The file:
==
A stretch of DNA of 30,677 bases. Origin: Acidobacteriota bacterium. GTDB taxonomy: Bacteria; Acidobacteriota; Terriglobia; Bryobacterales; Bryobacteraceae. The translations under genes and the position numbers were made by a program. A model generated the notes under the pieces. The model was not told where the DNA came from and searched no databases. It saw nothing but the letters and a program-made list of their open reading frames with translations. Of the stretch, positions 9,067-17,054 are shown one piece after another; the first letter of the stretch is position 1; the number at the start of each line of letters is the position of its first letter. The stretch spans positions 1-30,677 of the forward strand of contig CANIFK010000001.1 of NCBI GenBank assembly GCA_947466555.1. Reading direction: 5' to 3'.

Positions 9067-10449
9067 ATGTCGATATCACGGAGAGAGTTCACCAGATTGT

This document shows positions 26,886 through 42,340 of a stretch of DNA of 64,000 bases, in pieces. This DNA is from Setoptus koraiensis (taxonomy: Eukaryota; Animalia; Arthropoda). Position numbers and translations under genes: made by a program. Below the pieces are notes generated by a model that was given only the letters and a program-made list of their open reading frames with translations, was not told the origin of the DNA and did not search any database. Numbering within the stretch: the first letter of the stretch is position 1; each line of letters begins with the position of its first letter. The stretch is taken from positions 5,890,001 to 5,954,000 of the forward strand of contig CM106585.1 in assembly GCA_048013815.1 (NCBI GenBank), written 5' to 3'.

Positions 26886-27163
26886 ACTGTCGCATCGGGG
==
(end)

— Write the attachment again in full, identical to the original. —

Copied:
A stretch of DNA of 30,677 bases. Origin: Acidobacteriota bacterium. GTDB taxonomy: Bacteria; Acidobacteriota; Terriglobia; Bryobacterales; Bryobacteraceae. The translations under genes and the position numbers were made by a program. A model generated the notes under the pieces. The model was not told where the DNA came from and searched no databases. It saw nothing but the letters and a program-made list of their open reading frames with translations. Of the stretch, positions 9,067-17,054 are shown one piece after another; the first letter of the stretch is position 1; the number at the start of each line of letters is the position of its first letter. The stretch spans positions 1-30,677 of the forward strand of contig CANIFK010000001.1 of NCBI GenBank assembly GCA_947466555.1. Reading direction: 5' to 3'.

Positions 9067-10449
9067 ATGTCGATATCACGGAGAGAGTTCACCAGATTGT

This document shows positions 26,886 through 42,340 of a stretch of DNA of 64,000 bases, in pieces. This DNA is from Setoptus koraiensis (taxonomy: Eukaryota; Animalia; Arthropoda). Position numbers and translations under genes: made by a program. Below the pieces are notes generated by a model that was given only the letters and a program-made list of their open reading frames with translations, was not told the origin of the DNA and did not search any database. Numbering within the stretch: the first letter of the stretch is position 1; each line of letters begins with the position of its first letter. The stretch is taken from positions 5,890,001 to 5,954,000 of the forward strand of contig CM106585.1 in assembly GCA_048013815.1 (NCBI GenBank), written 5' to 3'.

Positions 26886-27163
26886 ACTGTCGCATCGGGG